Sugar had a highly regulated three tier support arrangement, with high support prices for ‘A’ quota sugar based on a quantity similar to domestic consumption, lower but relatively stable supported levels on a smaller ‘B’ quota, with any production above A and B quotas, termed ‘C sugar’, required to be exported at world prices. Imports were strictly limited through quotas allocated mainly to members’ former colonies. From its early years the European Community closely managed both the quantities of agricultural products imported and the sources of its imports. Many of the imports were restricted by quotas that in many instances were allocated to particular supplying countries, which were primarily former colonies or traditional suppliers. Such preferential arrangements remain an important characteristic of EU agricultural imports, although there have since been some changes in the mechanisms used to implement them.

To finance its many programs under the CAP, the Community established a fund termed the European Agricultural Guidance and Guarantee Fund (EAGGF) in the early 1960s. This fund consisted of two parts — the Guarantee section and the Guidance section. The Guarantee section is sometimes referred to as the first pillar and covers expenditure on price guarantees, support payments, export subsidies, storage costs etc. This pillar accounts for some 90 per cent of EU agriculture budget outlays. The Guidance section covers outlays on rural development and environmental measures (Rudloff 2006). The CAP mechanisms resulted in high levels of open ended support, primarily through maintaining internal prices at stable levels well above world market levels. This encouraged production that expanded substantially and discouraged internal consumption. As a result, the European Community was transformed from being a net importer of many temperate zone agricultural products to a net exporter.

Under the policy, Europe's farmers receive subsidies of about 50bn euros (£33bn; $60bn) a year, just under half the entire budget of the EU. It is believed that it is less than half the welfare spending in Germany - otherwise each citizen of Europe pays two euros (£1.3) a week The claims on the budget increased with the EU enlargement to 25 members in May 2004, adding four million farmers to the existing farming population of seven million. According to the European Commission all the money goes to the farmers. But each government if free to choose who it pays - admittedly upon meeting certain criteria.But critics say wealthy landowners and the agro-business benefit most.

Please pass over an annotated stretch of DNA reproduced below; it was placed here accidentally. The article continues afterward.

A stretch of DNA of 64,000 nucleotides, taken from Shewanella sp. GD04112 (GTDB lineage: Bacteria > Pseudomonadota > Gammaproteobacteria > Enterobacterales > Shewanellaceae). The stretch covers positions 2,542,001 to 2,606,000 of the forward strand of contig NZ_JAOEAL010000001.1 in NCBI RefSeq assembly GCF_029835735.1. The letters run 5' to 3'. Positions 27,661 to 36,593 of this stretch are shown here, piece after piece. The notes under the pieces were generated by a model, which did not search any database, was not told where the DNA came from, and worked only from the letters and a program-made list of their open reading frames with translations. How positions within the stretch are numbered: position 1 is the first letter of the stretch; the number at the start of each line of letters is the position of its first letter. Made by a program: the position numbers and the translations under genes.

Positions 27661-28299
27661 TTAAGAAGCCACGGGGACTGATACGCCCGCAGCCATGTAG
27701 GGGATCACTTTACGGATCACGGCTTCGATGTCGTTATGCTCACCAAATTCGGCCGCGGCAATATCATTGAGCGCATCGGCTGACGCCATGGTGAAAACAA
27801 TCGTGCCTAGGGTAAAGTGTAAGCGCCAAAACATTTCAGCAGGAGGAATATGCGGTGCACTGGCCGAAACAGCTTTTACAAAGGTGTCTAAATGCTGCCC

The last two rounds of CAP reform have led to significantly higher demands on the EU budget, as agriculture policy moved away from market supports, where the consumer pays much of the subsidy through higher prices, and towards direct payments. Any future CAP reform will however be negotiated in the context of the agreed budget limits, leaving EU agriculture ministers with a very difficult circle to square.

They are not likely to wish to make their task even more difficult by concerning themselves additionally with the impact of the CAP on developing countries. However they may have no choice. Developing countries have moved much more centre stage in the early skirmishes of the new trade round than was the case previously. A series of EU statements have made it clear that the Union attaches some importance to getting the support of developing countries for the EU position in these negotiations. The EBA initiative indicates the seriousness with which the EU is pursuing such an alliance. Get help with your essay from our expert essay writers...

Developing countries were initially suspicious of the concept and this has not entirely dissipated. However there is a growing tendency to see it as a possibly useful vehicle for developing countries’ own concerns. In particular it provides a possible framework for asserting the importance of agriculture in food security and poverty alleviation, which may affect a country’s approach to liberalisation.

This debate may appear obscure, but has been at the heart of the preparatory discussions for the new trade round. It is a straw in the wind which suggests that it might be possible for the EU and the developing countries to find a joint interest in seeking some alternative to highly protectionist and costly agricultural policies on the one hand and outright liberalisation on the other (Driscoll, 2001).